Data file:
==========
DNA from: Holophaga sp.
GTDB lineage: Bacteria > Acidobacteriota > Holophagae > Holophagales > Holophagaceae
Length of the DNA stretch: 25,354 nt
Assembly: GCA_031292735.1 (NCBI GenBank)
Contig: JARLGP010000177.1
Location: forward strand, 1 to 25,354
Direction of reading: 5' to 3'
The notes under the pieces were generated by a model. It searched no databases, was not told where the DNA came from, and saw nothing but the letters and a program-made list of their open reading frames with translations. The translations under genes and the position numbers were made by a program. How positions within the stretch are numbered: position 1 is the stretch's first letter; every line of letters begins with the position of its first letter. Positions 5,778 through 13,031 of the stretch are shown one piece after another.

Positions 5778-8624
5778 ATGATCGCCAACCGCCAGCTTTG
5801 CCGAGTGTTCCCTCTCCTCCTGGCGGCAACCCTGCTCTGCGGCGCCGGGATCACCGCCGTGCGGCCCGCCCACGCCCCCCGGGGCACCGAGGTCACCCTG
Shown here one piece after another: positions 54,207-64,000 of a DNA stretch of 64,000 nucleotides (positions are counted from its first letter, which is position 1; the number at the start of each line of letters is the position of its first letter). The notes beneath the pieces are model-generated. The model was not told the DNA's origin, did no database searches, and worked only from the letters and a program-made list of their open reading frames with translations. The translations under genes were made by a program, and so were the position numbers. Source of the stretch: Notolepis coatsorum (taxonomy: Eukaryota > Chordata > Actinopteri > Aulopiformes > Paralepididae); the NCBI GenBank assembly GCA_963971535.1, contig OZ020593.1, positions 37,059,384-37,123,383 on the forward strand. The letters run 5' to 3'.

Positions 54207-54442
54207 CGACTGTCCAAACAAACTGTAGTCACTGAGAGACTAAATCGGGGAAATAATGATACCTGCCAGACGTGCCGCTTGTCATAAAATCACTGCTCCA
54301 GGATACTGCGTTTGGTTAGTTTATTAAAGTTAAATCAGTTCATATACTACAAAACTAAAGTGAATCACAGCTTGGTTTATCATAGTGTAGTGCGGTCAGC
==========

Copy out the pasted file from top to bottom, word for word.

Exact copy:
DNA from: Holophaga sp.
GTDB lineage: Bacteria > Acidobacteriota > Holophagae > Holophagales > Holophagaceae
Length of the DNA stretch: 25,354 nt
Assembly: GCA_031292735.1 (NCBI GenBank)
Contig: JARLGP010000177.1
Location: forward strand, 1 to 25,354
Direction of reading: 5' to 3'
The notes under the pieces were generated by a model. It searched no databases, was not told where the DNA came from, and saw nothing but the letters and a program-made list of their open reading frames with translations. The translations under genes and the position numbers were made by a program. How positions within the stretch are numbered: position 1 is the stretch's first letter; every line of letters begins with the position of its first letter. Positions 5,778 through 13,031 of the stretch are shown one piece after another.

Positions 5778-8624
5778 ATGATCGCCAACCGCCAGCTTTG
5801 CCGAGTGTTCCCTCTCCTCCTGGCGGCAACCCTGCTCTGCGGCGCCGGGATCACCGCCGTGCGGCCCGCCCACGCCCCCCGGGGCACCGAGGTCACCCTG
Shown here one piece after another: positions 54,207-64,000 of a DNA stretch of 64,000 nucleotides (positions are counted from its first letter, which is position 1; the number at the start of each line of letters is the position of its first letter). The notes beneath the pieces are model-generated. The model was not told the DNA's origin, did no database searches, and worked only from the letters and a program-made list of their open reading frames with translations. The translations under genes were made by a program, and so were the position numbers. Source of the stretch: Notolepis coatsorum (taxonomy: Eukaryota > Chordata > Actinopteri > Aulopiformes > Paralepididae); the NCBI GenBank assembly GCA_963971535.1, contig OZ020593.1, positions 37,059,384-37,123,383 on the forward strand. The letters run 5' to 3'.

Positions 54207-54442
54207 CGACTGTCCAAACAAACTGTAGTCACTGAGAGACTAAATCGGGGAAATAATGATACCTGCCAGACGTGCCGCTTGTCATAAAATCACTGCTCCA
54301 GGATACTGCGTTTGGTTAGTTTATTAAAGTTAAATCAGTTCATATACTACAAAACTAAAGTGAATCACAGCTTGGTTTATCATAGTGTAGTGCGGTCAGC